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Flinders University Develops Underwater Crawler

Image Credits: Flinders University, Press Release

Teams from the Defence Science Technology (DST) Group, Flinders University, University of Sydney (USyd), University of Technology Sydney (UTS), Western Sydney University (WSU), a defence contractor based in Australia and two Australian firms gathered at Christies Beach to demonstrate capabilities of a range of novel defence equipment in the national ‘Mine Counter Measures in a Day’ Project. Among newly developed technologies showcased in the day, a mine-clearance underwater crawler developed by Flinders University was also put through its paces.

The 3.5-year, AU$15 million programme is backed jointly by and is in conjunction with the Trusted Autonomous Defence CRC, the Navy and the defence contractor’s Underwater Systems arm. The vehicles will look for mines, unexploded munitions/explosive materials and other such dangers at sea in an effort to lessen the threat they pose to vessels using the waters – be it commercial or shipping or defence forces.

The Defence SA Chief Executive recognised that collaboration is vital for innovation and the development of such cutting-edge defence technology. The project exemplifies what can be done when learning institutions and industry work closely with Defence to develop solutions to increasingly complex challenges.

Acknowledging that most demining activities are primarily carried out with specialised clearance vessels in deeper waters, the Director of the Flinders’ Centre for Defence Engineering Research and Training (CDERT) noted that divers are still needed to explore and neutralise threats in the relatively shallow and turbulent waters of the surf zone. This region has significant wave action and clouded and puts clearance divers in harm’s way. Systems designed by this project are is specifically targeted at addressing this problem and reducing risk to human life.

The aim of the MCM project is to complement and enhance current systems and procedures that form part of the exploratory Rapid Environmental Assessment (REA) of the area which currently utilises Navy Clearance Divers’ expertise. The Subsea Crawler, ultimately designed to safeguard lives, was conceived by a CDERT Team and built collaboratively with a German partner.

Swarms of Autonomous Underwater Vehicles (AUVs) and Autonomous Surface/Subsurface Vessels (ASVs) will be designed, develop, tested and evaluated. These vehicles must be capable of autonomous mine clearance operations in the amphibious zone close to shore. The ‘littoral environment,’ as the amphibious zone is referred to, is extremely complicated and hazardous to navigate during underwater excursions looking for mines. Not only is the zone a low-visibility and low-communications environment, but the vehicles must manage tides, waves and currents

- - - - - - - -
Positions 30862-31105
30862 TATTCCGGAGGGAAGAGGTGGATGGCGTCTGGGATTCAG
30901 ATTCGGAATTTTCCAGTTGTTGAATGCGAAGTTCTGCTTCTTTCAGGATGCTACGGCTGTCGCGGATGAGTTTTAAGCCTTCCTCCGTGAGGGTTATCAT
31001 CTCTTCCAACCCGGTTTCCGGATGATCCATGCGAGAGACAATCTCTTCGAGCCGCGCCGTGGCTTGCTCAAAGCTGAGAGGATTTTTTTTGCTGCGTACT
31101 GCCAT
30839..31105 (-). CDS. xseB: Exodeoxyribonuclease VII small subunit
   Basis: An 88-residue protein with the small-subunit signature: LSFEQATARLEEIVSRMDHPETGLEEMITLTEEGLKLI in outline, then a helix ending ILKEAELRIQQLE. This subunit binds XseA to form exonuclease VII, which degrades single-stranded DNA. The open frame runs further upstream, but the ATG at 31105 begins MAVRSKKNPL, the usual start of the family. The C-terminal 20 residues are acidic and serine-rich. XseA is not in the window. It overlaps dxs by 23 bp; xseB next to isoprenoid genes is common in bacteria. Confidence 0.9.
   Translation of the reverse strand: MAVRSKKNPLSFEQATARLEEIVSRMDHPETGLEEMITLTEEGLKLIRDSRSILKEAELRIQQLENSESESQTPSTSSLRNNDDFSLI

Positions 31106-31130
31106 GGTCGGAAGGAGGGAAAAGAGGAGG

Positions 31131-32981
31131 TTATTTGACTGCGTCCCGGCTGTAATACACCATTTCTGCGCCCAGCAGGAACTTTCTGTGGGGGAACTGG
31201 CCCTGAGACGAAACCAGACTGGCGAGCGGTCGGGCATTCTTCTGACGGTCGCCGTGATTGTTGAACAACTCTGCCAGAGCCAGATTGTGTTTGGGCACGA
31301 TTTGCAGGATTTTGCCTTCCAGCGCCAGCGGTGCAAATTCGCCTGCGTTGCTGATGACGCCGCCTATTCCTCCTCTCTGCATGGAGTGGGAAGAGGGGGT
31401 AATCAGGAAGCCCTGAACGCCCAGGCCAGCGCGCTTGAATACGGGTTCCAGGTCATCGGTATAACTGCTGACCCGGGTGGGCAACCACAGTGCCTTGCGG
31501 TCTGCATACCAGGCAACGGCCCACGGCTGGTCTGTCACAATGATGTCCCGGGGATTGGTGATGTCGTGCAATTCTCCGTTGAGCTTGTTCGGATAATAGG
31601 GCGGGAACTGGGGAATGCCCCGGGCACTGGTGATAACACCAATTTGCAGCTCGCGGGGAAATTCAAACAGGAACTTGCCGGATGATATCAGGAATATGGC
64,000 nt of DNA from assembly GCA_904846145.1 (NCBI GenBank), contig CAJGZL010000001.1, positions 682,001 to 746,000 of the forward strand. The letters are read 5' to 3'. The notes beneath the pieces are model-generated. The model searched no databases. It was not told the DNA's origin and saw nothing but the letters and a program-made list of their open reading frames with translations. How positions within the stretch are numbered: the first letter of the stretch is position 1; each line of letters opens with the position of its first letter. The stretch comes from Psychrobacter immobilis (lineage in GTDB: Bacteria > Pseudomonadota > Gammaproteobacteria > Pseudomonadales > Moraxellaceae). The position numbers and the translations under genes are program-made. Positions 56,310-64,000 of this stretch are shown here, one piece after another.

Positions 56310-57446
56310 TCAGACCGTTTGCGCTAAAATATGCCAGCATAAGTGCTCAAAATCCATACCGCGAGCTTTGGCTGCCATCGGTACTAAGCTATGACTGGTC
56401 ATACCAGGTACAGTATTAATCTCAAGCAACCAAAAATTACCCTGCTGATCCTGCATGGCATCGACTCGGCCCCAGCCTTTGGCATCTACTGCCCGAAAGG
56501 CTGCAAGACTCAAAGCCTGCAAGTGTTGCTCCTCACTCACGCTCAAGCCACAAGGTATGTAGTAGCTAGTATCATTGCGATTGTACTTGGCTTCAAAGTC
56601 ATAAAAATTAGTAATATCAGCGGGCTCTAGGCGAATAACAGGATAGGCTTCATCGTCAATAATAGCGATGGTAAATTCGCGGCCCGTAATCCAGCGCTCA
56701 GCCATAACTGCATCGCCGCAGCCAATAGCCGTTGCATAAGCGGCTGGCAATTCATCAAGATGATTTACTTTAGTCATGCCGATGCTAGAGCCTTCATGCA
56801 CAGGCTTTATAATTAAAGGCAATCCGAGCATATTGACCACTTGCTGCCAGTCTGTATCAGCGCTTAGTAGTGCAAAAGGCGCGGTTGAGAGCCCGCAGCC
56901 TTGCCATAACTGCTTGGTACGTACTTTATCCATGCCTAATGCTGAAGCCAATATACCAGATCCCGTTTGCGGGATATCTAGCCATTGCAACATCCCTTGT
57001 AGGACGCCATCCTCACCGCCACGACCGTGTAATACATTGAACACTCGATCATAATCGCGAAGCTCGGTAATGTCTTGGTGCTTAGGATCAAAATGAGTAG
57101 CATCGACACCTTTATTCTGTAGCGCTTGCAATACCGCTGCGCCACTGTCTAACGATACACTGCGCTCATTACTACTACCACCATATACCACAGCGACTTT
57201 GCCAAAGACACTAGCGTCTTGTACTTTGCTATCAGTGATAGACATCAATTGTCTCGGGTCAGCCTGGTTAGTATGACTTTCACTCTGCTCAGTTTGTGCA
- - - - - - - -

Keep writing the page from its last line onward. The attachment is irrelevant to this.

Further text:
The defence contractor is the lead for the project and will facilitate the collaboration between the partners who bring their specific expertise and contributions. While Flinders is working on the Subsea Crawler, the University of Sydney (USyd) is creating a hovering autonomous underwater vehicle and the University of Technology Sydney (UTS) is engaged in developing the mission planning software for the swarm of vehicles.

One participating organisation is creating a small surface vehicle to operate in the surf zone, while another firm and UWS are developing the Human-Machine Interface software that will allow operators to remotely observe and manage the team of vehicles.

The Chief Technical Officer of the defence contractor was confident that the milestone development would offer the Royal Australian Navy significantly more capacity. High-risk and labour-intensive activities would be transformed by the technology and intensify mine clearance in the littoral environment. Safety will be enhanced by cutting the time needed to clear a landing zone and as well as by speedy gathering and analysing mission-critical environmental data.

The participating teams met up at the Flinders’ Maritime Lab at Flinders University to combine their individual systems which lead to combined trials at Christies Beach. The demonstration is an important milestone for the project which is in its second year and is expected to be completed by 2024.

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